It is indeed unfortunate when old friends quarrel. Especially, when they have prospered together for years, stood by each other’s side during thick and thin, and refused to allow reason and sanity to inflict injury to their relationship. However, if the falling out is brought into public light, not by those who hold feelings of resentment or jealousy, but by themselves, it is an indication of the end to a glorious era.

Jamat-e-Islami Chief, Munawar Hassan, whose inability to retract and rectify mistakes far exceeds his talent for committing blunders of magnificent stature, it appears, has achieved the impossible. For years, intellectuals and activists have called upon religious political parties to sever ties with the military and act independently, but all in vain. It had to take a man of firm beliefs and convictions, undeterred by consequences, unmovable in the face of a storm of condemnation and ridicule, to lead JI out of the cold, dark night, and right into the blistering heat of a bright, new day. Let’s just hope that the party is not blinded due to the sudden exposure, even if it cannot be accused of ever relying on foresight, as none is required to move backwards.

Stained by its historical opposition to Mr Muhammad Ali Jinnah and the movement for Pakistan, JI has faced tremendous difficulty to distract the masses from its questionable past. But one wonders, for what purpose exactly? It makes sense to strive to clear oneself from mistakes of the past, if the present is not another tale of miscalculations and blunders of equal magnitude in the making. JI, once again, finds itself on the wrong side of history. If terming a dreaded terrorist - responsible for the murder of thousands of Pakistani citizens and soldiers, a “shaheed” - and then, in an amusing act of falling face first into a pool of spilled milk by questioning the martyrdom of Pakistani military personnel at the hands of militants, is JI Chief’s idea of a rebirth, it is no surprise that the result is a still-born. If anything, it has added weight to the appeal of forcefully recruiting the ‘leadership’ into a crash course for critical thinking and statecraft, which might equip them with the art of uttering words without unintentionally exposing the dire state of their political acumen.

Pakistan Army, which has recently attracted much praise from many, and criticism by some, for only following its constitutional obligation of not interfering in politics, was prompted to break its silence over Mr Munawar Hassan’s “irresponsible and misleading remarks”. A press release by Inter-Services Public Relations (ISPR) accused the JI Chief for inventing a logic for “political convenience”, and demanded an apology on behalf of “the people of Pakistan” and “families of shuhada of armed forces.” Having ruled Pakistan for the longest period since its inception, it is understandable why the military would be a victim of the delusion that it is a representative of the people of Pakistan and has the right to demand apologies on their behalf. This response, although justified in its sentiment, is still beyond the parameters which the military must operate within. Perhaps, it could’ve been avoided if the rest of the political leadership had played its part, and not taken an easy way out. Mr Shehbaz Sharif could not even find the courage to name Mr Munawar Hassan while expressing grief over the remarks by a “certain religious leader.” But, even this aberration failed to knock some sense into the obtuse JI. It felt it sufficient to just term the statements as a personal opinion of their Chief, without offering any clarification whatsoever over the party’s official stance over the contention on the greatest philosophical question of modern times: Who is a shaheed? Instead, it went on the usual tirade against drones and the US, only stopping short of accusing ‘foreign powers’ of installing a microchip in their Chief’s head, forcing him to say things which make no sense.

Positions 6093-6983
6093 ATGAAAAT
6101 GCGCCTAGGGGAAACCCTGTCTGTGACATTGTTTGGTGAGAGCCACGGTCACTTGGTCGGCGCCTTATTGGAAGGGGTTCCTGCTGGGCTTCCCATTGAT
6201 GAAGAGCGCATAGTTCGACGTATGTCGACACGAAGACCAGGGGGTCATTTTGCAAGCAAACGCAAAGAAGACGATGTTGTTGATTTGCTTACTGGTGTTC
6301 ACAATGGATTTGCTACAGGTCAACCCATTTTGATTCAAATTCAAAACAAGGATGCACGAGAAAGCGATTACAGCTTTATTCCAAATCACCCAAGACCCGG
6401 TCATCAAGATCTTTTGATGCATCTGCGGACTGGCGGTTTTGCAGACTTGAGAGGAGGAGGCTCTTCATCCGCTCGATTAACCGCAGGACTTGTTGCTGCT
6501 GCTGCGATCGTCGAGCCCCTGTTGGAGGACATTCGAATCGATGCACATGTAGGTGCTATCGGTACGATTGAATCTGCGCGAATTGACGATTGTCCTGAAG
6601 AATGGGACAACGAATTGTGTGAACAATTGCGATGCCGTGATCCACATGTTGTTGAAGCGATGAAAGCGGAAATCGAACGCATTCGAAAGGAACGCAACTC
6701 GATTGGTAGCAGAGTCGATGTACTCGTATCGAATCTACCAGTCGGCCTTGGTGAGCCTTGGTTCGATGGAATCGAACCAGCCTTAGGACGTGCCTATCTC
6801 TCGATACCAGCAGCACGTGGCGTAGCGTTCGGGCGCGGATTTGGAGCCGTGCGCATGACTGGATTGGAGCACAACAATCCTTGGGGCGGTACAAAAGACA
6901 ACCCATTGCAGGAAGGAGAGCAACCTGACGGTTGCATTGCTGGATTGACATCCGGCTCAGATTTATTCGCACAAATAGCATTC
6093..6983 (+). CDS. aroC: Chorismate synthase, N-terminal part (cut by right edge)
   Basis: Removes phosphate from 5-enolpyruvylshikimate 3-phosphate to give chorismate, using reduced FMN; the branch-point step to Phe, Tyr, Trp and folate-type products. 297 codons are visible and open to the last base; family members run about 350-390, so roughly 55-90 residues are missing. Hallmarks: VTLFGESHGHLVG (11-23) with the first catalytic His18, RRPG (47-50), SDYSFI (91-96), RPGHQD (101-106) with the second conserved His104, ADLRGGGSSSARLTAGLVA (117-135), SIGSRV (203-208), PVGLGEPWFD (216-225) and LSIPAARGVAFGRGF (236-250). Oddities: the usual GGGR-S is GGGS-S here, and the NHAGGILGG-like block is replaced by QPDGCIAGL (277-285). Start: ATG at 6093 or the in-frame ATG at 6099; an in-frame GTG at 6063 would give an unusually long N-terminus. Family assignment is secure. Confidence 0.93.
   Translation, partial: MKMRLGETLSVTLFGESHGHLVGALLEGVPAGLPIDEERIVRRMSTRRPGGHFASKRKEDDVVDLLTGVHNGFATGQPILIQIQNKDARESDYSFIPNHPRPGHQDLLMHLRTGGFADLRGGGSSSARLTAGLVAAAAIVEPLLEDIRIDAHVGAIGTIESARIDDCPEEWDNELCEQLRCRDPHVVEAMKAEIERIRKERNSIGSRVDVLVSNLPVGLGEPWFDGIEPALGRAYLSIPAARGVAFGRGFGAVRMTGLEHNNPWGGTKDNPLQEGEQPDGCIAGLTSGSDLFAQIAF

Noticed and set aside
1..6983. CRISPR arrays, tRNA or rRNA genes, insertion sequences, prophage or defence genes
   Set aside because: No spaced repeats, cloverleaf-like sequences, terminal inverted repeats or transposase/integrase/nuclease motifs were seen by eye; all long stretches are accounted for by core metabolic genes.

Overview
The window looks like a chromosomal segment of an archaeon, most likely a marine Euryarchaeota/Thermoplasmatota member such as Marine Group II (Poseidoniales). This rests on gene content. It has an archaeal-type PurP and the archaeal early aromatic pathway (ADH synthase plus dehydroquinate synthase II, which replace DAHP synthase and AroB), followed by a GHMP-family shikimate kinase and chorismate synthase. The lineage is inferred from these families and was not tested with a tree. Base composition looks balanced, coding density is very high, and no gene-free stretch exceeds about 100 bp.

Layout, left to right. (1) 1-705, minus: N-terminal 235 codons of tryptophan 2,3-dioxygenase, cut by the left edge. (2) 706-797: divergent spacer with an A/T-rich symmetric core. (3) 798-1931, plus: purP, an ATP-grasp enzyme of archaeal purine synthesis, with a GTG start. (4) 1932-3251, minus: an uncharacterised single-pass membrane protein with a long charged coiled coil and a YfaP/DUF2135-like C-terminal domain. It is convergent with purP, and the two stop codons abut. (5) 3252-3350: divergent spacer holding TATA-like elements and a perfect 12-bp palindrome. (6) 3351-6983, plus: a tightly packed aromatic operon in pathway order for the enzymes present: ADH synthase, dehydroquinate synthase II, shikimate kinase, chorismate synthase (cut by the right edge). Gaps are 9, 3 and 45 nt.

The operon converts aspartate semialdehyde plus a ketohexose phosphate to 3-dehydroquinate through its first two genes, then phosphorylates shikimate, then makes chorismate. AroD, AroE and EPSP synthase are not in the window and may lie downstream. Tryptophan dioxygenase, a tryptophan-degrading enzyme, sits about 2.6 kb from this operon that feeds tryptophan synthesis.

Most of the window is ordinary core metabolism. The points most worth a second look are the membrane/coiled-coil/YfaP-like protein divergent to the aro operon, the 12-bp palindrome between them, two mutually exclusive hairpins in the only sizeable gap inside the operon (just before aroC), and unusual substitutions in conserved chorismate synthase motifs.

Why is it acceptable in Pakistan for people who attract attention only because they are politicians or public figures to utter whatever nonsense they like, and then get away with it by simply claiming that it is a “personal opinion”? Talk show hosts do not invite Mr Munawar Hassan to their shows for his personal views. The public isn’t much interested either. If they simply cannot resist the temptation, they can always quit politics and spend the rest of their days regularly updating statuses and tweeting on Facebook and Twitter. ‘Leaders’ must realise that when invited in their official capacity, they have no right to use the avenue as their personal space. It’s unethical, and so is recklessly adding to the confusion of the already bewildered masses. They are being shot and bombed routinely by an enemy which is clear in its aim, and has displayed its ability to go to any length to achieve it. But, due to parties like JI, which would rather disperse into thin air than call a spade a spade, the rest of the country is yet to find the clarity and ambition which is critical for its survival. The people of Pakistan must identify the wolves parading around them under the guise of messiahs, and reject them along with the poison they peddle religiously. If JI is operating on the principle that the enemy of my people is my friend, then one is compelled to think: Maybe, Bangladesh has the right idea.

The writer is a member of staff.